Menlo Park, CALeia Inc.Field Solution EngineerClick Here to Apply
Menlo Park, CA/RemoteLeia Inc.Principle Graphics EngineerClick Here to Apply
Menlo Park, CALeia Inc.Procurement TechnicianClick Here to Apply
Menlo Park, CALeia Inc.Senior Software Engineer – Unreal SDK & ToolsClick Here to Apply

Don’t forget, if there wasn’t anything that took your fancy this week there are always last week’s listings on The VR Job Hub to check as well.

If you are an employer looking for someone to fill an immersive technology-related role – regardless of the industry – don’t forget you can send us the lowdown on the position and we’ll be sure to feature it in that following week’s feature. Details should be sent to Peter Graham (

We’ll see you next week on gmw3 at the usual time of 3PM (UK) for another selection of jobs from around the world.

NFT Thought Leaders Becomes Go-To Web3 Event GMW3 Live

As Web3 has grown during 2022 so has your favourite website Good Morning Web3 (gmw3), bringing you news, interviews and exciting feature pieces. Today, gmw3 takes another step toward becoming the prime resource for Web3 by welcoming influencer network NFT Thought Leaders to the brand. This will see the network and its international events program rebrand to GMW3 Live.

Co-founded by Charles Adkins and John Kraski, NFT Thought Leaders has been acquired by gmw3 parent company Admix for an undisclosed sum. The network became a leading NFT (non-fungible token) community, building a 30k strong following within the Web3 space, and hosting 20+ in-person events across the globe including Los Angeles, London and Amsterdam.

NFT Thought Leaders

Under the new GMW3 Live brand, it’ll continue acting as a resource hub for all things Web3-related as well as rolling out more events during the course of 2022. In conjunction with gmw3, there will be whitepapers, research, and technical deep dives to keep the community up to date.

“Networks are where ideas, plans, and deals are born. As part of Admix, GMW3 Live will leverage the extraordinary networking success achieved by NFT Thought Leaders and take it to the next level, says Adkins in a statement. “Our focus remains on putting people who matter together in an environment where business can flourish. In addition, we’re building an expanded content development team and will host a wealth of new market intelligence data and reports on the new GMW3 hub.”

As part of the arrangement, Adkins and Kraski will assume key roles at Admix, Global VP of Marketing and Director of Strategic Partnerships respectively.

“Charles and John are two of the most knowledgeable and well-connected people in Web3, who understand the transition from web2 and know how to on-ramp brands into the metaverse,” said Samuel Huber, founder and CEO of Admix. “We’re excited to supercharge the platform they have created and rebrand in under gmw3 to create the most important networking and knowledge resource in the space.”

To hear more about the announcement and the future of GMW3 Live join Sam, Charles and John for the live announcement on LinkedIn, starting at 9 am PST (5 pm BST) Friday 17th June 2022.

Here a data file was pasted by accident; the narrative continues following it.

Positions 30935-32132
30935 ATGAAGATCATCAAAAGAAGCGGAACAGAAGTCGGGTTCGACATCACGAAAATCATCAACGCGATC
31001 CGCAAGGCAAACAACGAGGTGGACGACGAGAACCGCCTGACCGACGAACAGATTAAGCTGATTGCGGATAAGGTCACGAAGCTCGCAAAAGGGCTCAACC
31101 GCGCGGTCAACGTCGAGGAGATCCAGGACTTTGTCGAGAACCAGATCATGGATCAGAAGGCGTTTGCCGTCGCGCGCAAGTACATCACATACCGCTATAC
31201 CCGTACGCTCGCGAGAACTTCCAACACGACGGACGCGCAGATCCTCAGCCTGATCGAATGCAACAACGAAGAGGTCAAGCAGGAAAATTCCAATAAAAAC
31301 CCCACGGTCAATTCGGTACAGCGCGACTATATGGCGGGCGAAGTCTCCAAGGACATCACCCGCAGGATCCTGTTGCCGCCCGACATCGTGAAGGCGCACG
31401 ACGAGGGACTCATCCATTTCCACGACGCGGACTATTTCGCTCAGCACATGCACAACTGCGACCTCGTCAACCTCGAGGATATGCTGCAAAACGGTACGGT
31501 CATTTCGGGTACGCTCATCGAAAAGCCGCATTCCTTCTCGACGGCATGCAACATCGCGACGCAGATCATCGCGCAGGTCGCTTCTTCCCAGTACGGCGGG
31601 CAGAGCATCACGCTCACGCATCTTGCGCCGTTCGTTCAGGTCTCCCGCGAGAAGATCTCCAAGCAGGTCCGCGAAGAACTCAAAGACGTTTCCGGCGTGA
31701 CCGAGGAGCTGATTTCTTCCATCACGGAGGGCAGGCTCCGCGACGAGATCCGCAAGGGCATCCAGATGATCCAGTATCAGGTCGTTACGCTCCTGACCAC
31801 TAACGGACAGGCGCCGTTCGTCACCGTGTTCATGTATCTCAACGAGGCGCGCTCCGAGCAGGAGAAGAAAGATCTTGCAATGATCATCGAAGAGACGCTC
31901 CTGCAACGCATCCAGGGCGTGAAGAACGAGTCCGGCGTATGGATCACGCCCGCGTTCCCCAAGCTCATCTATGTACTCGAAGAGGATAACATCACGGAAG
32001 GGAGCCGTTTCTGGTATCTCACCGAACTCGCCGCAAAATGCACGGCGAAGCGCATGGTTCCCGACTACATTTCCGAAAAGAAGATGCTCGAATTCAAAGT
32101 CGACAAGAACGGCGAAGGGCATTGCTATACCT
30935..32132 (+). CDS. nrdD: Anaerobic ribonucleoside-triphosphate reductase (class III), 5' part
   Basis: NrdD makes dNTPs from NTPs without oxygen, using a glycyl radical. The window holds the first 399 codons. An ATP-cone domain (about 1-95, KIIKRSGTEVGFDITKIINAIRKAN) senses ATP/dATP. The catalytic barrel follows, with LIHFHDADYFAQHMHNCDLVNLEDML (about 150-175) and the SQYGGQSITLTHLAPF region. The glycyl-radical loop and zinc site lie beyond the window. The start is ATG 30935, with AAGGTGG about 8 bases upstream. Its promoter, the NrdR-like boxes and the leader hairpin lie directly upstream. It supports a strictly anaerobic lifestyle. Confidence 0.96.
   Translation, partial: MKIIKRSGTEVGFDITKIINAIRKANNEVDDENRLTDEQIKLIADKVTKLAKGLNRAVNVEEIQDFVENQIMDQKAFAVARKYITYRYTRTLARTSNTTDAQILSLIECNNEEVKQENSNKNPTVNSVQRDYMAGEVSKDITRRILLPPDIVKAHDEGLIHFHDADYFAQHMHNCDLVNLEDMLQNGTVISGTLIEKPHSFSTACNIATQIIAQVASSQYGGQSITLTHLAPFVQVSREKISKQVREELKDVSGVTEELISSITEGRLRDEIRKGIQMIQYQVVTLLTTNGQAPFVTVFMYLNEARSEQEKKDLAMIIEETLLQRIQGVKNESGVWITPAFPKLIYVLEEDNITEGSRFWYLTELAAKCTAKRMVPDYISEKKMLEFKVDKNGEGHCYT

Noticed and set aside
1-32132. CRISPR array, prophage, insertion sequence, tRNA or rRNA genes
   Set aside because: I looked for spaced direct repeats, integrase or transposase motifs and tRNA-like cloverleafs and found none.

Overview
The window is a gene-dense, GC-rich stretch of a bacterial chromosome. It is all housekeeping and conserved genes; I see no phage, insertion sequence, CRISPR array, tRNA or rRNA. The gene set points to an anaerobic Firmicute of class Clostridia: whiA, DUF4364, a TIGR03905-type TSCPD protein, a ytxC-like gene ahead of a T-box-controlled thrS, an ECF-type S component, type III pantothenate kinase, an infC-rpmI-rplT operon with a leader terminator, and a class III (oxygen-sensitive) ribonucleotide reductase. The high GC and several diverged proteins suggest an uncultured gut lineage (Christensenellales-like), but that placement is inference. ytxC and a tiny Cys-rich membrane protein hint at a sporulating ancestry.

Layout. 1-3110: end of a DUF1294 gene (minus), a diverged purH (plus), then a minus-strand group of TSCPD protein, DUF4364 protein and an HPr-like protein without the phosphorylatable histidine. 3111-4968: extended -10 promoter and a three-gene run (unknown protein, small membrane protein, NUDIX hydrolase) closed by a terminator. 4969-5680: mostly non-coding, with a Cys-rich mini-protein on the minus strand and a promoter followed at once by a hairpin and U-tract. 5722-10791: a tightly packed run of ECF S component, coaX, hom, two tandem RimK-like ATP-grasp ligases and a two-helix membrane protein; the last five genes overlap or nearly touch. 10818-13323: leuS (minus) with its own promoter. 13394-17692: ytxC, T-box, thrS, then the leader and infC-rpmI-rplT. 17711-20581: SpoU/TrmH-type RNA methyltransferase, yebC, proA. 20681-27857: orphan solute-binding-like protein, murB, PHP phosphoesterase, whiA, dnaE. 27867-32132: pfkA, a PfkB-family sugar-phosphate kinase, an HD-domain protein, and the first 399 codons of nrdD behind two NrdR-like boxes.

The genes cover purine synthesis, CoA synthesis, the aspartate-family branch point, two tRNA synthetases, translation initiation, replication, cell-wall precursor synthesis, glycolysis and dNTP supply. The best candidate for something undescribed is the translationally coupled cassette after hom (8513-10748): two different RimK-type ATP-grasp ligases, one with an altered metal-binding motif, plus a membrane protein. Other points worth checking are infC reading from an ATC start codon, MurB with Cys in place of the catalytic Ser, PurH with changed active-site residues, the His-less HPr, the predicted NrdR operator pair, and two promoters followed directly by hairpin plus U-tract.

For all the latest updates on GMW3 Live events, you know where to come.

Disclosure: Admix is the parent company of gmw3gmw3 retains its editorial independence.

Curse of the Serpent Lord Expands Demeo’s Adventures Today

As Resolution Games continue to release new adventures for tabletop experience Demeo, the videogame goes from strength to strength. Today sees the latest instalment arrive in the form of Curse of the Serpent Lord, adding not only a new environment but also new enemies and gameplay mechanics.

Demeo Curse of the Serpent Lord

In Curse of the Serpent Lord players are able to venture into a new Demeo region, Ronth, a desert land under the gaze of a scorching sun. All adventures need a bit of backstory and this new addition is no different. “In the desolate wastelands of Ronth Desert, the village of Izteria was built to be a shielded sanctuary to protect the followers of Iztir so they could worship in peace and solitude. But with the arrival of their serpent god, that peace broke — turning the townsfolk into monsters clad in the skin of reptiles,” the synopsis explains.

As you may already suspect, with its sandy domain Curse of the Serpent Lord is filled with scorpions, scarabs and more unusually shockwave-summoning Brutes. Oh, and snakes, big, red-eyed monstrous reptiles that cause havoc. In addition to those beasts are corruption tiles. This new environmental hazard can poison the minds of players and cause them to turn on their teammates.

There are new perks to make the challenge a little easier. First up are the merchants who can be found in-game to trade rare items with for valuable cards. Then there’s the new potion stand where you can pick up random potions for everyone in your party, with some new concoctions added in the update.

Demeo Curse of the Serpent Lord

Key to it all are the characters you choose and now there’s another, the Warlock Oana. Always accompanied by her Astacat, Cána, she’s a mighty warrior who can cast portals, fire magic missiles, and deploy magical barriers. Resolution Games has also taken player feedback on board regarding the Sorcerer. Zedokar’s new skill Overcharge fills him with electrical energy to stun any attacker whilst his Zap power is now a powerful Lightning Bolt.

“Our players may have started their journeys in the depth of the Elven Necropolis, but they’ve long since ventured beyond its crypt walls,” said Tommy Palm, founder and CEO of Resolution Games. “The world of Demeo is vast and varied, and we’ve revealed just a sliver of it so far. With today’s update players can explore the harsh desert environment for the first time — and there’s plenty more to come.”

Curse of the Serpent Lord is freely available to Demeo owners today. It won’t be the final adventure of 2022 either, with Resolution Games planning the fifth instalment for later in the year. For further updates keep reading gmw3.